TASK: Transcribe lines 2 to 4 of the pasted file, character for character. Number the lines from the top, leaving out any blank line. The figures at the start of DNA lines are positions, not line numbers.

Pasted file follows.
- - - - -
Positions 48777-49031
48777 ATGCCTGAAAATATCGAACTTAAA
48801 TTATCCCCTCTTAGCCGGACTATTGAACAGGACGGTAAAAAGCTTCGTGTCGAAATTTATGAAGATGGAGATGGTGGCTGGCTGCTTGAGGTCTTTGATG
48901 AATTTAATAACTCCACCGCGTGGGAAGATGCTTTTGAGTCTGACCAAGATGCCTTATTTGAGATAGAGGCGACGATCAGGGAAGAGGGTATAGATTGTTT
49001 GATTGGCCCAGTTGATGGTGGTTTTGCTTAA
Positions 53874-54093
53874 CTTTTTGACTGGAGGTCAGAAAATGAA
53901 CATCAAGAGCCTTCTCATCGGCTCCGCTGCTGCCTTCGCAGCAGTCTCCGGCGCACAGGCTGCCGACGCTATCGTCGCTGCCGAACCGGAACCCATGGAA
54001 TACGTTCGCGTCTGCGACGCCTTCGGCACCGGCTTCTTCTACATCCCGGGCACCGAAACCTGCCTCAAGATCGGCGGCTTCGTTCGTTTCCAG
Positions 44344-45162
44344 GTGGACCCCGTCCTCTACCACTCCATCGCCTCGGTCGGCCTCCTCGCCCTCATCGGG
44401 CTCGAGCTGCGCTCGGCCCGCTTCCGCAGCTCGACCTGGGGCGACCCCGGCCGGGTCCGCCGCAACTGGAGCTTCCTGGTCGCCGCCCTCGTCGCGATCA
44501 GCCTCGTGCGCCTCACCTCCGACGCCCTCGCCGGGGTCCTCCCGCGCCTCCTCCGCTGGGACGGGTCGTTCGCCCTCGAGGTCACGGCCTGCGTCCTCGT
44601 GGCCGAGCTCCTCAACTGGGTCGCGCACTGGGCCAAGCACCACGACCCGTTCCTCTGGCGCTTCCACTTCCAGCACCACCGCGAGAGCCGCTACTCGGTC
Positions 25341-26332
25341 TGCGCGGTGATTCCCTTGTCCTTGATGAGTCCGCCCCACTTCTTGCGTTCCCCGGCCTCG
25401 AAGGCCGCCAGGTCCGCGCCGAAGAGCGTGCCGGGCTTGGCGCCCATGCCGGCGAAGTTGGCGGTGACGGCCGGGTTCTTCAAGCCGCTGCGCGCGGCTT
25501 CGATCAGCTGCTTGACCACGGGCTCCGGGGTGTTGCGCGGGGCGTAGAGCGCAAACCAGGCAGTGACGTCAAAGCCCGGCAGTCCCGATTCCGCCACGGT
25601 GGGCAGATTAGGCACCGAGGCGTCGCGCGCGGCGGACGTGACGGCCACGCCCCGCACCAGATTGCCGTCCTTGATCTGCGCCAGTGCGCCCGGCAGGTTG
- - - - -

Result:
48777 ATGCCTGAAAATATCGAACTTAAA
48801 TTATCCCCTCTTAGCCGGACTATTGAACAGGACGGTAAAAAGCTTCGTGTCGAAATTTATGAAGATGGAGATGGTGGCTGGCTGCTTGAGGTCTTTGATG
48901 AATTTAATAACTCCACCGCGTGGGAAGATGCTTTTGAGTCTGACCAAGATGCCTTATTTGAGATAGAGGCGACGATCAGGGAAGAGGGTATAGATTGTTT